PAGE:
It’s unfortunate, Talo said, that the state’s sluggish economy is diminishing the teachers’ ability to participate in the Feb 11 conference.
Last year, local districts hired more than 100 substitute teachers so classroom teachers could attend the conference. With significant cuts anticipated in state school funding, few principals feel they can afford to hire subs unless a teacher is too ill to teach. Only 1 percent of those who have reigsrted are educators, Talo said.
“We understand, but it’s too bad,” she said. “If our breakout session at the summit becomes a dialogue of administrators and managers, we know the dialogue is incomplete.”
Erin Kauth, an employee of the Michigan Works! Job service, said the business action team’s efforts focused on updating and expanding a “took kit” they developed a year ago to help human resource directors recruit, retain, and advance a diverse workforce.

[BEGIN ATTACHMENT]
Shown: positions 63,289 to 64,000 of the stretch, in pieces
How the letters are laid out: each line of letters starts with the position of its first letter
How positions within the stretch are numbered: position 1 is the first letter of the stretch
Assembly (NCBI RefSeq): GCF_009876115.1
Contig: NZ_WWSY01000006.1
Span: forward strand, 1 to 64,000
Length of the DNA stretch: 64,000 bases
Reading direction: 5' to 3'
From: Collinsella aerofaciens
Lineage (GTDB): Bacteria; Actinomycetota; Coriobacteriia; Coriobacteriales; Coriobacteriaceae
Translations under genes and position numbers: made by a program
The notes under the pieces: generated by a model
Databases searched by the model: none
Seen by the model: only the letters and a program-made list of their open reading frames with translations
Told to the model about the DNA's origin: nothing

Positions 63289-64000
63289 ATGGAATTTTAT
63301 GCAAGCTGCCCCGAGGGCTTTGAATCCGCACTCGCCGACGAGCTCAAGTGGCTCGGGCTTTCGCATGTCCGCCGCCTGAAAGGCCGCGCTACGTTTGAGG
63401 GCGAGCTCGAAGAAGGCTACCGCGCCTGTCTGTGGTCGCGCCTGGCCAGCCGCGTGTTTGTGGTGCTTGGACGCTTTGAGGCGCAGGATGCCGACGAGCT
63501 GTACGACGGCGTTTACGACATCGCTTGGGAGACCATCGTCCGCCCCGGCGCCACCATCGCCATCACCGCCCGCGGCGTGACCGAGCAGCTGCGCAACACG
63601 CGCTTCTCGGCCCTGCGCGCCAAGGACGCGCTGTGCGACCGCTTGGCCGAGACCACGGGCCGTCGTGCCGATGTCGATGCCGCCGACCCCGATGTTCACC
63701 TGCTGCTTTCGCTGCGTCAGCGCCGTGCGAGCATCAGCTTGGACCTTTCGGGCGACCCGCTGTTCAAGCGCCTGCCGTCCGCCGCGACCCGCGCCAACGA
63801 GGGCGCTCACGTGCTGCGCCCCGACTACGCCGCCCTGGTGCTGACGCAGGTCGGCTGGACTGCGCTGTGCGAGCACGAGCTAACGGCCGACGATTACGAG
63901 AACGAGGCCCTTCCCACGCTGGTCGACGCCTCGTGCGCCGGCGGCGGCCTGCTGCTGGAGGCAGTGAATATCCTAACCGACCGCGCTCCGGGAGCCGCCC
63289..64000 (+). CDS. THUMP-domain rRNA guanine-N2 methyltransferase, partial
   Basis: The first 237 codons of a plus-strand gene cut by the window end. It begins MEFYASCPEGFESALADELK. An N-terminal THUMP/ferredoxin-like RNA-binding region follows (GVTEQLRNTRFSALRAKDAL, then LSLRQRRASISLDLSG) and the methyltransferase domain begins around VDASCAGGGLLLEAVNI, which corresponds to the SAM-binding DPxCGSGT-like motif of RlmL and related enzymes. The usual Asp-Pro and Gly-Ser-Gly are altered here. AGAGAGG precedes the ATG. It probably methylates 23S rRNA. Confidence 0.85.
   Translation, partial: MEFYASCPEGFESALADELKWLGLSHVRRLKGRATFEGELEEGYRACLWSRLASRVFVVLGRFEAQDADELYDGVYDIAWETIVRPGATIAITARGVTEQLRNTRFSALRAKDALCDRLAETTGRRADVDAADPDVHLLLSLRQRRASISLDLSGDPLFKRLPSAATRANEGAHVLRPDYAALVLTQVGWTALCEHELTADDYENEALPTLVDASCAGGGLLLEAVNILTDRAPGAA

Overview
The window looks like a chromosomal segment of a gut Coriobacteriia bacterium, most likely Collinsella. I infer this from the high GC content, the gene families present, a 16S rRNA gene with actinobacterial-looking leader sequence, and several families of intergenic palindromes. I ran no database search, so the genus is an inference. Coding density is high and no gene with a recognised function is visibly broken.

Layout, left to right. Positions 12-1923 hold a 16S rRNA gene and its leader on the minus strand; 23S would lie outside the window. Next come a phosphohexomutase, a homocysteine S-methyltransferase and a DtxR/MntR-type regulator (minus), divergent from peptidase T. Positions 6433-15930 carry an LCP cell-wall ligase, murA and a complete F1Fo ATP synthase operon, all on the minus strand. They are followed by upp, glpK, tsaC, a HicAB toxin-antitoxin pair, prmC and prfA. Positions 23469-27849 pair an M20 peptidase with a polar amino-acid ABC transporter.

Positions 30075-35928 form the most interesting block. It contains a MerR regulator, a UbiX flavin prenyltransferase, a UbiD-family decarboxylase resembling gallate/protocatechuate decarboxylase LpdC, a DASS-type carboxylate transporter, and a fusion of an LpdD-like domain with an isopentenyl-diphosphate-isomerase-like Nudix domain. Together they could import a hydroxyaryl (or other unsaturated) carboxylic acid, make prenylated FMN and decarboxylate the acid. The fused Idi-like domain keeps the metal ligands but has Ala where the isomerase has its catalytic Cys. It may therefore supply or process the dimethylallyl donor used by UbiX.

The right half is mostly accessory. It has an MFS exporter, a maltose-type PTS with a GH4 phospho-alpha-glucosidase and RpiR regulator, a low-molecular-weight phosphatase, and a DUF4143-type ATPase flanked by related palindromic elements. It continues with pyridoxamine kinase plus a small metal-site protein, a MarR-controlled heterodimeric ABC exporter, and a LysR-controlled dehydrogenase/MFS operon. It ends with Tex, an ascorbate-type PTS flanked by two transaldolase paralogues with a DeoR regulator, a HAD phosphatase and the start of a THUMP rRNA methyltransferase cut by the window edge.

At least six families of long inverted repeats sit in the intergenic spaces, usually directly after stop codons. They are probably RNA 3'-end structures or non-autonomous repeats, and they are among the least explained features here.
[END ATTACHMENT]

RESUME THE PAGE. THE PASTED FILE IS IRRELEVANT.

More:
The tool kit features local, regional, state, federal, and international contacts when available.
They made the tool kit available online at the LEDA website, www.ethnicdiversity.org and are planning to make the rounds to various Holland Area Chamber of Commerce functions to spread the word among business leaders that it’s available to download.
Kauth said the action team hadn’t thought to request feedback from businesses that had used the tool kit, so members were delighted when some very kind words came in.
“The guy at Perrigo got pretty excited,” Kauth said. “he said, ‘Thank you. This is just what we need.’”